AMUSING, BUT LOSING
It was vintage Bill Lee, a bon mot delivered by the Montreal Expos' pitcher and resident wit following a pep talk to the pennant-contending club by its president, John McHale. Deadpanned Lee: "He said we'd come a long way. We'd only come from St. Louis." Alas, Lee was on the disabled list and had a 3-6 record and a 5.51 ERA when he uttered those words, prompting Expo Manager Dick Williams to dust off one of his best lines: "Lee sounds a lot funnier when he's winning."
IN HIS OWN LEAGUE
In his 1970 book Out of Their League, ex-NFL Linebacker Dave Meggyesy reviled pro football as, among other things, dehumanizing, racist, militaristic and brutal. Meggyesy also dealt harshly with college football. And he had little good to say about high school football. All of which is essential background to the rather startling news that Dave Meggyesy, now 38, has become a football coach.
Meggyesy is coaching at Tamalpais High School in Mill Valley, Calif., an affluent community in Marin County, north of San Francisco. His new job is in addition to his regular work as a carpenter and as an instructor of two courses at Stanford, "Sports Consciousness" and "The Athlete and Society." The coaching position pays him $900 a season. He has six assistants and makes his debut on Sept. 13, when his Tamalpais High Indians take the field against El Molino High.
Meggyesy concedes today that he may have been overly critical of certain individuals in his book and he further allows that football is "a game of hitting," a fact he didn't seem fully prepared to accept during his days as an anti-Establishment firebrand. But Meggyesy doesn't intend to be just another football coach. During preseason practice he has been friendly with his players, more like a pal than a head coach, and full of encouragement. He says, "I want to coach with an openness, to make the athletic experience a joy in a positive atmosphere. Winning is important but it's not to be overemphasized. I will try to convey a certain enthusiasm and inspiration and respect for the opponent. I see football as an intense contest but in the positive sense."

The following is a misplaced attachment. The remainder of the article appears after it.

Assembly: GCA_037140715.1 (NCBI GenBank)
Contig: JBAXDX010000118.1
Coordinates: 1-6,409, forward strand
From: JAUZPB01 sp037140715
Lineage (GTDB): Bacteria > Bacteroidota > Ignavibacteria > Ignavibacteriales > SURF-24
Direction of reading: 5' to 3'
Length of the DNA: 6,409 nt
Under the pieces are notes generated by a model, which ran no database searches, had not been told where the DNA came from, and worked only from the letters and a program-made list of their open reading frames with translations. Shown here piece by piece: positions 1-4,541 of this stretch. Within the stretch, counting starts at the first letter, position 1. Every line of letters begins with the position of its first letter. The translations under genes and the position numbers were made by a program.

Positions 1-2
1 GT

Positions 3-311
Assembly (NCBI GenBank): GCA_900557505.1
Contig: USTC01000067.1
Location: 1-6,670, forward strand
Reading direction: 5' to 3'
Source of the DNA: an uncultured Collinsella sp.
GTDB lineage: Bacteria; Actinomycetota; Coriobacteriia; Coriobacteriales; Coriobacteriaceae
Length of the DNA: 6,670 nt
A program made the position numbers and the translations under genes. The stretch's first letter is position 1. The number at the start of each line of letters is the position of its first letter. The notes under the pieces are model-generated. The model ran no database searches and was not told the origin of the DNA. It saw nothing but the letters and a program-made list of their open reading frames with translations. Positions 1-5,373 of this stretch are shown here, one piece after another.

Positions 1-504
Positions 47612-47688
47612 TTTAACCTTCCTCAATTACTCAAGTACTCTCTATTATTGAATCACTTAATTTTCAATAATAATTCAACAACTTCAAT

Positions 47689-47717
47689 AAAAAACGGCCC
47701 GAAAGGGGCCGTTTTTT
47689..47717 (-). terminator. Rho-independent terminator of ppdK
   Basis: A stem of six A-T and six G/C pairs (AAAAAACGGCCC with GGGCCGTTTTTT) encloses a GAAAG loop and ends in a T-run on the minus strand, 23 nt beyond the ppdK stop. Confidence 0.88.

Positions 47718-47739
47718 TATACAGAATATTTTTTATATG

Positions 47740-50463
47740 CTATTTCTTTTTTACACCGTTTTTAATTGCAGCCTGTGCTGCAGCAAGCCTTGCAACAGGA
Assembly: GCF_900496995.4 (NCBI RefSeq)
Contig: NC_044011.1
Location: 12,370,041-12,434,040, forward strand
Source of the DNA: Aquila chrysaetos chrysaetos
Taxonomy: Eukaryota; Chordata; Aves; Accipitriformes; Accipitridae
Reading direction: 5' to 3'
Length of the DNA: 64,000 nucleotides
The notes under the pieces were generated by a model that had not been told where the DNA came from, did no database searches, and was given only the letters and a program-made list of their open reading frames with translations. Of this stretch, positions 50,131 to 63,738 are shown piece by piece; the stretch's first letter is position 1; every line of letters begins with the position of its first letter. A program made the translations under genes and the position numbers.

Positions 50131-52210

The Tamalpais Indians and Meggyesy appear to be made for each other. A school of 1,700 students in the Marin County Athletic League, Tamalpais High is traditionally strong in track and field but not in football. In recent years soccer, swimming and tennis have all gained in popularity at football's expense. Last year's football team had a 1-9 record, and school officials were surprised at the large number of students—more than 50—who turned out for Meggyesy's first practice. James Hanretty, the school principal, has reason to believe the enthusiasm will last. "I like his philosophy," he says of his school's new coach. "Football should be enjoyed. Kids shouldn't play for a coach out of fear."
THE CLOSED OPEN
By definition, an "open" tournament is one in which anybody who's good enough can play. Naturally, there has to be some sort of elimination system to hold down the number of entrants. Yet when the U.S. Tennis Association staged its qualifying tournament to fill the last 16 spots in the field of 128 for the men's division of the U.S. Open, it did so in a manner that makes a mockery of that hallowed event's very name.
In filling berths for the qualifying tournament, which has a 128-man draw, too, the USTA gave priority to players with the most points under the computer-ranking system maintained by the Association of Tennis Professionals, the union to which most of the male touring pros belong. Fair enough. But only 92 players who had points to their credit entered the qualifying event, which presumably left 36 spots for the unranked players—most of them college boys and local tournament types—who had gathered at Flushing Meadow in hopes of filling such berths. The USTA then dropped a bombshell, ruling that the 36 spots would be left vacant in order "to preserve the quality of play in a Grand Slam event."
What the USTA overlooked was that it's the U.S. Open, not the qualifying tournament, that is the Grand Slam event. Any chaff in the qualifying tournament would have been quickly separated from the wheat. And, in fact, as the USTA was well aware, some of the unranked players were better than some of those with points. The upshot is that this year's U.S. Open is virtually limited to tournament pros only. Call it the U.S. Closed.